Dental providers use a computer-assisted tool to support tobacco interventions uri icon

abstract

  • Objectives: Tobacco use is a significant risk factor for periodontal disease and oral cancer. However, previous research suggests that delivery of evidence-based tobacco cessation by dental providers is suboptimal. The purpose of this study was to create a tobacco cessation decision support tool within the health history of the electronic dental record (EDR). Methods: The tobacco section of the health history was modified to contain items designed to measure 1) dependency; 2) interest in quitting and 3) quit attempts. This information was then used to develop a series of scripts to assist the dental provider supporting tobacco cessation. Script usage was recorded by the provider. The results presented are drawn from tool use in 7 intervention clinics. Results: Of the 385 tobacco-using patients who had encounters during the study period, 276 (72%) had one or more scripts marked as used. The modal number of scripts used was 2 with a value of 48% of encounters. Across all the encounters there were 815 scripts used. Of the clinics, script usage went from a low of 34% to a high of 96% (p<0.0001). There was no difference in usage by gender (70% Males; 72% females; p=0.761). There was a clear decline in usage by age with 18 to 29 year olds having scripts used 80% of the time verses 60 to 69 year olds using scripts 66% of the time (p=0.0053). There was no variation in script usage relative to daily cigarette usage, dependency level, previous quit attempts or interest in quitting. Conclusions: The evidence from this study suggests a computer-assisted tool, incorporated within the electronic dental record, if carefully developed, with the needs of the providers considered, will be used.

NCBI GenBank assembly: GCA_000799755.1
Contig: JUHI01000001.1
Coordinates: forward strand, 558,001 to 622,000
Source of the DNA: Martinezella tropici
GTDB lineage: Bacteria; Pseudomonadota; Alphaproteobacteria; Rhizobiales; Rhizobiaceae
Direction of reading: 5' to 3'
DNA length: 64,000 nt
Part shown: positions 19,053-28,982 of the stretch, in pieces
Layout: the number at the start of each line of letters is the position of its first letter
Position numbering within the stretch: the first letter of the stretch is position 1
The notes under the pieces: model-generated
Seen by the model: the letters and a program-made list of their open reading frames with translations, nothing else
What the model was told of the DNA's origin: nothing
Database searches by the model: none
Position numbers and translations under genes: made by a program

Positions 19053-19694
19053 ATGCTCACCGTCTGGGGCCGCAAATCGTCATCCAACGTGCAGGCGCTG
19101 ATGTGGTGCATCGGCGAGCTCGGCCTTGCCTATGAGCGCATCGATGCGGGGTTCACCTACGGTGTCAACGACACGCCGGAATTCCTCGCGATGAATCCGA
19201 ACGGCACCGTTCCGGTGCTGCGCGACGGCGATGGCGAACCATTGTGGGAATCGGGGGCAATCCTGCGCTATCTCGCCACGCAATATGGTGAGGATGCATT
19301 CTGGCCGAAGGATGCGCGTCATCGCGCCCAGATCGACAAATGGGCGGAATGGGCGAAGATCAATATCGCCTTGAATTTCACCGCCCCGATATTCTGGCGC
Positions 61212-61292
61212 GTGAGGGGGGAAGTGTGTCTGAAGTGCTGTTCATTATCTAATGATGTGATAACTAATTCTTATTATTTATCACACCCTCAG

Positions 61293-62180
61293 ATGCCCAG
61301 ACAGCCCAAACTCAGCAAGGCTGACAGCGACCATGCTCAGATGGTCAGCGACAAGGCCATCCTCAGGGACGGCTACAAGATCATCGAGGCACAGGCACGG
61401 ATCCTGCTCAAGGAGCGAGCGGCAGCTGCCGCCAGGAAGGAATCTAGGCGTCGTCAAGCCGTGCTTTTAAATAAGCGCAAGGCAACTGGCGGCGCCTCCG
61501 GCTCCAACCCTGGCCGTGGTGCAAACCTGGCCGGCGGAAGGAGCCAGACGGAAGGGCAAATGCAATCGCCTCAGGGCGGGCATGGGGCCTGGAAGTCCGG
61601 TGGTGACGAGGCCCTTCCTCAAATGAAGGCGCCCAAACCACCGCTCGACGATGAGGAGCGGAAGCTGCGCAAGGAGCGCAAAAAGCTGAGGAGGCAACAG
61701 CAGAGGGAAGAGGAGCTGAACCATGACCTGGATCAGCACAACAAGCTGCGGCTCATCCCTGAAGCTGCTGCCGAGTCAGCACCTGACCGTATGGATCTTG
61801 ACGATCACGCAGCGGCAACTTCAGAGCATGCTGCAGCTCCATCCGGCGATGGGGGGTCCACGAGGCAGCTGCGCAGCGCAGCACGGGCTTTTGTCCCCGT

publication date

  • 2012